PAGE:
Groundwater has long been second to surface water in terms of its importance for human use and the attention devoted to it by the general public and water sector managers. However, this picture is quickly changing as groundwater increasingly supplants surface water in many areas of the world as the primary and preferred source of water for all types of use, i.e. domestic, agricultural (crop and livestock) and industrial. This change is being driven by groundwater's inherently beneficial properties in terms of both quality and quantity combined with easy access through better and cheaper drilling and pumping techniques. While its 'in-stream' values, as is the case with rivers, have not been widely acknowledged, the critical role groundwater plays in maintaining important surface water systems, riparian and other types of vegetation as well as vital ecosystems is also increasingly recognized. However, this recognition has unfortunately emerged in many cases in a retrospective manner, as the signs of overdraft and degradation gradually become manifest in the depletion and deterioration of the associated aquifers, rivers, lakes, wetlands and other water-related ecosystems. Groundwater is surfacing, so to speak, in people's awareness mostly as a result of the increasingly observable problems rather than as a reaction of gratitude for all the benefits that it is providing humankind. The saying: 'You never miss your water till your well runs dry' is very suitable in this context. However, the question then turns to whether the impending accruing groundwater-related problems can be countered and curbed based on this increased general awareness and appreciation of the resource. Can groundwater use in today's world be actively managed, and how?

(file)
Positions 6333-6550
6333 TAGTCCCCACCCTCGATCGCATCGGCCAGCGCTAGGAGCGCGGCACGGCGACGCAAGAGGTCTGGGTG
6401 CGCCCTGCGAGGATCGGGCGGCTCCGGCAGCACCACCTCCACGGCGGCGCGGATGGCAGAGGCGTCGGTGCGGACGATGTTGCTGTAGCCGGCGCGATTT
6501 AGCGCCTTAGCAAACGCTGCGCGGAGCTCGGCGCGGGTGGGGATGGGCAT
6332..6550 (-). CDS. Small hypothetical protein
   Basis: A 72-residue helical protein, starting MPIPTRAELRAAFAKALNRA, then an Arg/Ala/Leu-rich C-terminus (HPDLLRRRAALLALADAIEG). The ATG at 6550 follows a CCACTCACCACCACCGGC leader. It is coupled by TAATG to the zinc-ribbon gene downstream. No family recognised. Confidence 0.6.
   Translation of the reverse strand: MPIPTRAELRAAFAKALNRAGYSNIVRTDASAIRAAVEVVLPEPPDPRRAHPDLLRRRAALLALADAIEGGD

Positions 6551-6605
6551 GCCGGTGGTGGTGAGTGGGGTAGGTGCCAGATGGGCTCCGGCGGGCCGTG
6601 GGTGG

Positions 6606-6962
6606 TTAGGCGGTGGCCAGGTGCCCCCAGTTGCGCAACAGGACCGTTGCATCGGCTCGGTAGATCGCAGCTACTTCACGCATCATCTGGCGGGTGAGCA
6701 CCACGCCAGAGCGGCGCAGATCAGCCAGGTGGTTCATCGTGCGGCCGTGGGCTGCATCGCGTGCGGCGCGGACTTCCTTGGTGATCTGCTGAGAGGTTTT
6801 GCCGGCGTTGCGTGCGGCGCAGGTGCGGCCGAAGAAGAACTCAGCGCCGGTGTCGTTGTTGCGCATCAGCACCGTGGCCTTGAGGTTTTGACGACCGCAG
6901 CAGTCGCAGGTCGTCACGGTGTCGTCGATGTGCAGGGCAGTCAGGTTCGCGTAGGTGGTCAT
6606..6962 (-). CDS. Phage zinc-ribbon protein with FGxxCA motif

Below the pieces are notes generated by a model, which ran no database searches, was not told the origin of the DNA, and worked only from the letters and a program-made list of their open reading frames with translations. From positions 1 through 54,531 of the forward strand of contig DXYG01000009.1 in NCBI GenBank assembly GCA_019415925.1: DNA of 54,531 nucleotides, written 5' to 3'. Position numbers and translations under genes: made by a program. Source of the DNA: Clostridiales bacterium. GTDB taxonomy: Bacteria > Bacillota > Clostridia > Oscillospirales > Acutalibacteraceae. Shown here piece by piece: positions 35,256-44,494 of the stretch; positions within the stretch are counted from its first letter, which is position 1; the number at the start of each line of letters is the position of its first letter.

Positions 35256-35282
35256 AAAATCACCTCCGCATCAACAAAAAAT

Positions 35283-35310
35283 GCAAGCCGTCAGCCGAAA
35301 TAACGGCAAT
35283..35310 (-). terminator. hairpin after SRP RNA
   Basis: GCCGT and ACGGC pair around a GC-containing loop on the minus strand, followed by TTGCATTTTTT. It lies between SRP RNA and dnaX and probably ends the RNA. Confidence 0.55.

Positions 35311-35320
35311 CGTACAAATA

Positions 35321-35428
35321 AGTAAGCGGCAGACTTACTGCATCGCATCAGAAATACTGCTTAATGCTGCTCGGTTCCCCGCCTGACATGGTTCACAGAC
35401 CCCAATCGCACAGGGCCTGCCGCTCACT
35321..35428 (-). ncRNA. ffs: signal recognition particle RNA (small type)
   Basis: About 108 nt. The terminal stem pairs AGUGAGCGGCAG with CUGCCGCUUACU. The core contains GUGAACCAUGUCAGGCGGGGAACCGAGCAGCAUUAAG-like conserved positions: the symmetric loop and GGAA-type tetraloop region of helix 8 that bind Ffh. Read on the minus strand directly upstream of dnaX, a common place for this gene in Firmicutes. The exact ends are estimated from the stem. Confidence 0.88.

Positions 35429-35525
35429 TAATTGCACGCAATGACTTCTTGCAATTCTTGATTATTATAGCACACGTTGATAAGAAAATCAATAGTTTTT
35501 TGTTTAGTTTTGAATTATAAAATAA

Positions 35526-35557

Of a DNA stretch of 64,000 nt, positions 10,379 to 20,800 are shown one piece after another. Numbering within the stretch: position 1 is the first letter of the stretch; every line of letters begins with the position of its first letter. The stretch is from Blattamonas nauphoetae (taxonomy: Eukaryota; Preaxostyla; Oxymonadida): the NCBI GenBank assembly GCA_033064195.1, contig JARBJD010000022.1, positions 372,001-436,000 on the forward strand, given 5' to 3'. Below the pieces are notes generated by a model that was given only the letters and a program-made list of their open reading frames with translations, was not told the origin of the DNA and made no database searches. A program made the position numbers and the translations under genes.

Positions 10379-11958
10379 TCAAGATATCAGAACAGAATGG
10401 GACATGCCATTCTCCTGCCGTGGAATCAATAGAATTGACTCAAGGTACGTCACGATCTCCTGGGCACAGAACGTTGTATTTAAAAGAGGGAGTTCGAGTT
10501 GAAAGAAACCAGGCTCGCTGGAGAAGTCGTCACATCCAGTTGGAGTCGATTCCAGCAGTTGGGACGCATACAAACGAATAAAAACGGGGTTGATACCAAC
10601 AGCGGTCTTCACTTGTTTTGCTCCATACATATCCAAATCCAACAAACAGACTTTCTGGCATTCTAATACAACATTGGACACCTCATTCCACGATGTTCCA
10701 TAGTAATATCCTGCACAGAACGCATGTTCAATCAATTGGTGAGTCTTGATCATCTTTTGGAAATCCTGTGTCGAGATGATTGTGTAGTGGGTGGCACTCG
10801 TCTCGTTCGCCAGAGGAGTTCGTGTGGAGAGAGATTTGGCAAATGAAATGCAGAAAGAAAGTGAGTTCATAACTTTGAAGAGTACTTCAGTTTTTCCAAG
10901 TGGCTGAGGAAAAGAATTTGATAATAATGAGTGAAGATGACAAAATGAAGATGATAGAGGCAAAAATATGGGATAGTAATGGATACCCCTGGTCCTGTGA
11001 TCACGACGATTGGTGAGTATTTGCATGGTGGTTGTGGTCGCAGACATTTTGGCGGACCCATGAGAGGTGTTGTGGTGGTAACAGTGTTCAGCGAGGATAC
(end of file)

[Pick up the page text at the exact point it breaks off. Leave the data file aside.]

This chapter highlights some salient characteristics of groundwater as a fundamental resource for human existence, the contemporary use of the resource, particularly in agriculture, and the present challenges associated with its management in a local and global context. The objective is to summarize, in a kaleidoscopic and more philosophical way, the chapters presented in this volume, The Agricultural

┬ęCAB International 2007. The Agricultural Groundwater Revolution:

Opportunities and Threats to Development (M. Giordano and K.G. Villholth) 393

Groundwater Revolution: Opportunities and Threats to Development, and suggest answers to the above questions.

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